Dr. Drew, One Minute Clinic
More college-aged women are participating in a disturbing behavior called drunkorexia. What does this mean? Dr. Drew explains.
8:10 p.m. - Emily Carrier, doctor and senior health researcher at the Center for Studying Health System Change
You've heard of defensive driving, but what about defensive medicine?
7:40 p.m. Gregg Stebben, WTOP Tech Guy
LG's G2 and its big screen and button placement
7:20 p.m. Ari Ashe, WTOP's Sprawl and Crawl reporter
Fights over the Mid-County Highway in Md. and the Bi-County Parkway in Va.
6:20 p.m. Juana Summers, defense reporter for Politico
Poor record-keeping allows military sex offenders to slip through the cracks
5:10 p.m. Rebecca Skloot, author of 'The Immortal Life of Henrietta Lacks'
Lessons learned from the Lacks family and their contribution to science
4:10 p.m. - Major Garrett, chief White House correspondent, CBS
Obama and Putin
3:50 p.m. - J.J. Green, WTOP's national security correspondent
New details on al-Qaida plans
3:10 p.m. - Andrea Coombes, personal finance reporter for Marketwatch
Looking for a job? Online searches aren't going to cut it
Read more from Marketwatch: Boomers: Get job recruiters on your side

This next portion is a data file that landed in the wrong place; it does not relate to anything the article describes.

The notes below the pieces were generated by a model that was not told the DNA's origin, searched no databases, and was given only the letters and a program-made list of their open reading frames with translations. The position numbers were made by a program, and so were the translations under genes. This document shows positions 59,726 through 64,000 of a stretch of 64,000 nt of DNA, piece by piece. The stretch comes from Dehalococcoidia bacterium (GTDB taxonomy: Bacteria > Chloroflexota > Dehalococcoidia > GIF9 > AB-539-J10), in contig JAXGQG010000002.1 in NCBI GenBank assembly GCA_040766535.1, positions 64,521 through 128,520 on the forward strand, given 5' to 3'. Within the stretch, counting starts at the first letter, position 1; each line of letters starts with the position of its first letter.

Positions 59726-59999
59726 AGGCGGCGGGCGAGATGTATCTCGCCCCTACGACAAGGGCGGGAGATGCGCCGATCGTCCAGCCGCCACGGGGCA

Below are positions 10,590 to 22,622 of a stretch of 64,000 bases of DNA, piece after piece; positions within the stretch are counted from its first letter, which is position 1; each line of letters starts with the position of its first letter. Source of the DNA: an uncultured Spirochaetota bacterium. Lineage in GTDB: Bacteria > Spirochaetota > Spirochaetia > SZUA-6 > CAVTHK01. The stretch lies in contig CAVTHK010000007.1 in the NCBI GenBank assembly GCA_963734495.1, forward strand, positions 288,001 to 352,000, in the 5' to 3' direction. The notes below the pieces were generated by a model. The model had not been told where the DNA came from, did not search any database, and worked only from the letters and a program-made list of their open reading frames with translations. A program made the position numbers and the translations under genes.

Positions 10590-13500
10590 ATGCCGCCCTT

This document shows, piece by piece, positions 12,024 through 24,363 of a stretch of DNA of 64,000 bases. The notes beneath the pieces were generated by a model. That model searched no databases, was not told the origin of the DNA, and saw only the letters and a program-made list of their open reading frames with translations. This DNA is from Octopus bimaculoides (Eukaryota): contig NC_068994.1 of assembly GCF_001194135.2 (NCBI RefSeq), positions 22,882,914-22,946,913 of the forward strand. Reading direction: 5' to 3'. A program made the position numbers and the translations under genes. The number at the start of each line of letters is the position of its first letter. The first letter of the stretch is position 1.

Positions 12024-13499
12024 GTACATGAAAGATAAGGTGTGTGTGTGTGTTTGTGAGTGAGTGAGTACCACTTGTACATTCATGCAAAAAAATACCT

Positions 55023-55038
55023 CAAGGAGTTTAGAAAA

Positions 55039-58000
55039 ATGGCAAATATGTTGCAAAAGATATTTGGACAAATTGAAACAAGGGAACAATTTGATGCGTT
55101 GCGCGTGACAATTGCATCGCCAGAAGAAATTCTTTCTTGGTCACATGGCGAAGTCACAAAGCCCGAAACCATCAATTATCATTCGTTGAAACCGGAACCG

2:20 p.m. - Sue Shellenbarger, "Work & Family" Columnist for the Wall Street Journalist
Ensuring your child gets the dream teacher
Read more from The Wall Street Journal: Dread of August: The Kids' Teacher Assignments
12:51 p.m. - Dave Ross, commentator
Obamacare - the final smackdown
A solution when you don't have a fax machine
10:40 a.m. - Chuck Todd, NBC's chief White House correspondent
How angry is Obama with Putin?
10:10 a.m. - Barry Bagnato, CBS correspondent
The suicide rates among service members.
9:40 a.m. - Peter Maer, CBS White House correspondent
President Barack Obama's decision to postpone the U.S.-Russia summit and the impact of Edward Snowden.
9:10 a.m. - Van White, civil rights lawyer and an organizer of 50th anniversary of the March on Washington
The 50th anniversary of the March on Washington in Washington, D.C.
A new strain of bird flu that's emerged in China can be passed between people, scientists say.
The H7N9 has been linked to at least 37 deaths in China and Taiwan.
Dr. Anthony Fauci, director of National Institute of Allergy and Infectious Diseases, says the H7N9 needs to be followed closely, but is not something about which to be alarmed.
8:40 a.m. - Dr. Anthony Fauci, director of National Institute of Allergy and Infectious Diseases
Strong evidence found that a deadly bird flu can spread among people.
7:10 a.m. - Diana Olick, CNBC real estate correspondent
Long process to wind down Fannie and Freddie
6:40 a.m. - Nancy Cordes, CBS News congressional correspondent
A congressional trend of being unproductive
Authorities in Yemen on high alert
WTOP's National Security Correspondent J.J. Green reports.
Bi-County Parkway brings controversy in Prince William County
WTOP's Hank Silverberg reports.
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